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Spatchcock ‘Jalfrezi’ Chicken Tray Bake

by Sarah Woods from Desi Kitchen

Leave the heavy lifting to the oven with this chicken jalfrezi traybake. By spatchcocking the chicken you can half the cooking time.

From the book

Sarah Woods


Jalfrezi is a very popular dish that hails from Bengal. Normally your chicken (or lamb, paneer, vegetables, etc.) would be stir-fried, in a thick and spicy sauce with peppers. We are going to let the oven do the heavy lifting here, however, with this one-tray wonder, made with a whole spatchcocked chicken. This technique halves the cooking time for a whole roast chicken, and with the addition of potatoes is a complete meal. You could also use chicken thighs in this recipe – simply adjust the cooking time – and shred any leftover chicken to make fajitas.

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1 (approx. 1.6kg) chicken
For the marinade:
100ml vegetable oil
30–40g ginger, roughly chopped
30–40g garlic, roughly chopped
30g fresh coriander, including the stalks
3–4 green finger chillies, slit in half lengthways
1 tbsp mild Kashmiri chilli powder
1 tsp garam masala
1 tsp ground turmeric
1 tsp sea salt
1 tsp dried red chilli flakes
½ tsp ground cumin
½ tsp ground coriander
For the sauce:
2 x 400g tins chopped tomatoes
of the marinade
2 large red onions, cut into chunky dice
3 peppers (2 red, 1 yellow), cut into chunky dice
750g baby potatoes (optional)
½–1 tsp salt, or to taste


Make the marinade by blitzing the oil, ginger, garlic, coriander and chillies to a paste in a blender. Decant to a mixing bowl and stir in the rest of the marinade ingredients: chilli powder, garam masala, turmeric, salt and chilli flakes, cumin and coriander. Taste, and add more salt or chilli to your liking.

It’s really easy to spatchcock a chicken – all you need is a good set of kitchen scissors. Place the chicken breast side down on a chopping board. Using the ‘parson’s nose’ (the pointy bit) as a guide, cut along the backbone on either side (don’t discard this, as you can use it for stock). Having removed the backbone, flip the chicken over and open it out, gently using your body weight to flatten it down. Snip off any excess skin at both ends – this will allow you to get under the skin later on.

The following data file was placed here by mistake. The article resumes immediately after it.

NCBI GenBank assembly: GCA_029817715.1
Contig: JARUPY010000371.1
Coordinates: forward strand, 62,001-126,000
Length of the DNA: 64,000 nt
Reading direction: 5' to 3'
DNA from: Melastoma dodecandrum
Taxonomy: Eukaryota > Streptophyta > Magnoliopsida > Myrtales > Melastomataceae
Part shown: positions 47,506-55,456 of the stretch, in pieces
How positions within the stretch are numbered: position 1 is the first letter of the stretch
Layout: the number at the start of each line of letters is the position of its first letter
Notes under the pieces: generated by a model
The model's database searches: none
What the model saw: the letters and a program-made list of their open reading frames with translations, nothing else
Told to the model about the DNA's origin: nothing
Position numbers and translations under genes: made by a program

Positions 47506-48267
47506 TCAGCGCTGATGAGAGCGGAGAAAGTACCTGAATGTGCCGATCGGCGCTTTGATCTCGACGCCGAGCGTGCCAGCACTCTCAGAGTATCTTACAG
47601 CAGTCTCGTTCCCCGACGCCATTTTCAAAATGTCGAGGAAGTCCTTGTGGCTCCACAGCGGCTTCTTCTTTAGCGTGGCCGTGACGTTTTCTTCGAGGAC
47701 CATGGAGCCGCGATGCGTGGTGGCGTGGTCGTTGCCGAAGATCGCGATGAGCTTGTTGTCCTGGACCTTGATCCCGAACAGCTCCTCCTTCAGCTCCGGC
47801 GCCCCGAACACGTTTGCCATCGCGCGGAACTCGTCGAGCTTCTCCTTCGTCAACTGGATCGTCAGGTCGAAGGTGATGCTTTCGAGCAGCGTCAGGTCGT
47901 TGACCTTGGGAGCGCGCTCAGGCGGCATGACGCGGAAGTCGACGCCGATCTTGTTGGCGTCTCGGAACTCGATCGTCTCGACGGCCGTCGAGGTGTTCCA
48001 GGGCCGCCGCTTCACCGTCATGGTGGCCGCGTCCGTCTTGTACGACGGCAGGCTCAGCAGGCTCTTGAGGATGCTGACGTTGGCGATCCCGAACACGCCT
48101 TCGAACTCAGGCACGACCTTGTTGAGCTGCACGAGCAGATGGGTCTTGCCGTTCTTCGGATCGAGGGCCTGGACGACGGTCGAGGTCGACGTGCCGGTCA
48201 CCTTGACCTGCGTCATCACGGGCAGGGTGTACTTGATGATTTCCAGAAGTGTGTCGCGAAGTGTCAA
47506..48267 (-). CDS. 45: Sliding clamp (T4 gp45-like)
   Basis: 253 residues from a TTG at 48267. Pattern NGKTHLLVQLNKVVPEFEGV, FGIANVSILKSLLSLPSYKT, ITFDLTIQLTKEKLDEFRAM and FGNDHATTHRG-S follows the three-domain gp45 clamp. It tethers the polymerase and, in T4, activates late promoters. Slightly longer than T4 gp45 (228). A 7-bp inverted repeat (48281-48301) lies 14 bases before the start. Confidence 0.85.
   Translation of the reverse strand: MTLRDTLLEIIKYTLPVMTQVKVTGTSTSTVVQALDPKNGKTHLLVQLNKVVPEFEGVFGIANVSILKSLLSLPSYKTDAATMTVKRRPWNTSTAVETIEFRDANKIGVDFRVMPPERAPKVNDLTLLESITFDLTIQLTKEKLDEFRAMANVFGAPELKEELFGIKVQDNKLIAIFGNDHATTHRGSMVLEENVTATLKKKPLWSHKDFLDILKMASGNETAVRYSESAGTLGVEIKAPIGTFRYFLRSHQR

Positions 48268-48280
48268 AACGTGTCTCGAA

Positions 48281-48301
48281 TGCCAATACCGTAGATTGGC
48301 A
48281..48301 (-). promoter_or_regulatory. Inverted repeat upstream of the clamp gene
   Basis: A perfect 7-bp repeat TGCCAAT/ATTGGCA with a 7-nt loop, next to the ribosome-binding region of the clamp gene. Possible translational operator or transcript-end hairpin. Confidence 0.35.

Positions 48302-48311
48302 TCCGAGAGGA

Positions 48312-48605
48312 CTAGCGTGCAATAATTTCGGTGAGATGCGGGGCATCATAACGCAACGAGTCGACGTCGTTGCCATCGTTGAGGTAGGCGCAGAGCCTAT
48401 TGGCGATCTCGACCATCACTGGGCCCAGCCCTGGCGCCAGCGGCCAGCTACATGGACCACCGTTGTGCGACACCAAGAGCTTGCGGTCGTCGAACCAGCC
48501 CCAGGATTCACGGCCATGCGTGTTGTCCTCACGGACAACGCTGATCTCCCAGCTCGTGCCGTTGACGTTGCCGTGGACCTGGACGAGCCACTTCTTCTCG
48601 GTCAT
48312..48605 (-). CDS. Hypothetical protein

Smother the chicken all over with two-thirds of the marinade. Get into all the nooks and under the skin, especially under the breast. You may want to use disposable kitchen gloves. Pop the chicken into a suitable container, and ideally marinate it refrigerated overnight, though you can get away with a few hours. Allow to come to room temperature an hour before roasting.

Heat your oven to 200°C fan. Take a large deep roasting tray and tip in the tomatoes, the rest of the marinade, the onions, peppers and potatoes, if using (cut larger ones in half). Season with salt to taste – remember, potatoes are bland! Give everything a good stir. Place the chicken on top of the veggies, ensuring the potatoes are positioned at the edges of the tray so they can crisp up. Roast in the middle of the oven for about 45 minutes to 1 hour, or until cooked through and the juices run clear.

Lift the chicken off the roasting tray and on to a separate tray. Cover loosely with foil and leave to rest for 15 minutes or so.

Meanwhile return the veggies to the oven so they can all crisp up a little more. This will take around 15 minutes.

Serve with a green salad. I can’t resist a little crusty bread to dunk into the sauce, though Bengalis would definitely have this with plain rice.


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From the book: Desi Kitchen

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